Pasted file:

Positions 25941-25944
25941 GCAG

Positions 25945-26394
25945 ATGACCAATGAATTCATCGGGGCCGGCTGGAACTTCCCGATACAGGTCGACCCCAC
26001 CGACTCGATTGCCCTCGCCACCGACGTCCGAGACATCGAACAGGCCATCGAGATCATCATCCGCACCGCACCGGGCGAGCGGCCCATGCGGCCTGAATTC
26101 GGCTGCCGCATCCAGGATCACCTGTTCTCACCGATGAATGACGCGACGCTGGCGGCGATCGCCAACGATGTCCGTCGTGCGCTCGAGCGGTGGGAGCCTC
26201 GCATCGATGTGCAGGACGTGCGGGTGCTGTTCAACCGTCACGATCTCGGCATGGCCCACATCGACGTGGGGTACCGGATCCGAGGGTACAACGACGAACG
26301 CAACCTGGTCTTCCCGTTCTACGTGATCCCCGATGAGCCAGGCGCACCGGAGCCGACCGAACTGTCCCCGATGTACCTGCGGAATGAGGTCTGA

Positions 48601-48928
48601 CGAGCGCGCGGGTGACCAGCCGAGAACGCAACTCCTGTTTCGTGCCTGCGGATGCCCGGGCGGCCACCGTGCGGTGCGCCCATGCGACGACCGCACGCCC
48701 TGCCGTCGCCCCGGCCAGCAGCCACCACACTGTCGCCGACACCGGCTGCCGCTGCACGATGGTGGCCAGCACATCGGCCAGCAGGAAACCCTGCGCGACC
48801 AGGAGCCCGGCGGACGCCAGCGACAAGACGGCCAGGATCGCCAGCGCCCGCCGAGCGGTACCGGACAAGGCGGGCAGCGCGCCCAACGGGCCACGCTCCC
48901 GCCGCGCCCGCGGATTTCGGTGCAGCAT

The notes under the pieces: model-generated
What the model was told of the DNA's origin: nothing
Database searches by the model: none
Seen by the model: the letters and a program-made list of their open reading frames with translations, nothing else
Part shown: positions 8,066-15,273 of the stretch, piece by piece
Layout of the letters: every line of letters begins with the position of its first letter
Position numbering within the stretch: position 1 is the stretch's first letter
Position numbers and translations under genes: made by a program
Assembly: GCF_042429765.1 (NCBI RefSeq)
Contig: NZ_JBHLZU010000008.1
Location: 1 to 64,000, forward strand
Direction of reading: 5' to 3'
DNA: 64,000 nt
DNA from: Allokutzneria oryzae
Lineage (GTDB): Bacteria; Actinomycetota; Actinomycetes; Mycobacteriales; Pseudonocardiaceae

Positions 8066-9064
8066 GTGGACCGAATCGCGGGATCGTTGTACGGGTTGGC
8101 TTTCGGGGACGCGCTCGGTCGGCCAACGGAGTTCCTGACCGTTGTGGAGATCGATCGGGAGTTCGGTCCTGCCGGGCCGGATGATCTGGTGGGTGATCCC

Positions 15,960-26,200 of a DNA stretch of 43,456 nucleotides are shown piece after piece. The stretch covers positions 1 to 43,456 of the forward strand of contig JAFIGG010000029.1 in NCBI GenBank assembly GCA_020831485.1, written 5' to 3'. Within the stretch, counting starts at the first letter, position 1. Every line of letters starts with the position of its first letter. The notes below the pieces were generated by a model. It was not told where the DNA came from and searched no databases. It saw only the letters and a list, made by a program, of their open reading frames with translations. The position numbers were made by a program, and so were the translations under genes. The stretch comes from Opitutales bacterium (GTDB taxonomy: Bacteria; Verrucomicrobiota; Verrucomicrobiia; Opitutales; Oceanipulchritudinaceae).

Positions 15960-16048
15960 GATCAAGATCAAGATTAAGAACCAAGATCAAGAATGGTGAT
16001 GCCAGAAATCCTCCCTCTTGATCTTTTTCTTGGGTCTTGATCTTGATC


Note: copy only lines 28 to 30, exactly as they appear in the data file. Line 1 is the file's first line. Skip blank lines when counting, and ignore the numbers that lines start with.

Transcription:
Lineage (GTDB): Bacteria; Actinomycetota; Actinomycetes; Mycobacteriales; Pseudonocardiaceae

Positions 8066-9064
8066 GTGGACCGAATCGCGGGATCGTTGTACGGGTTGGC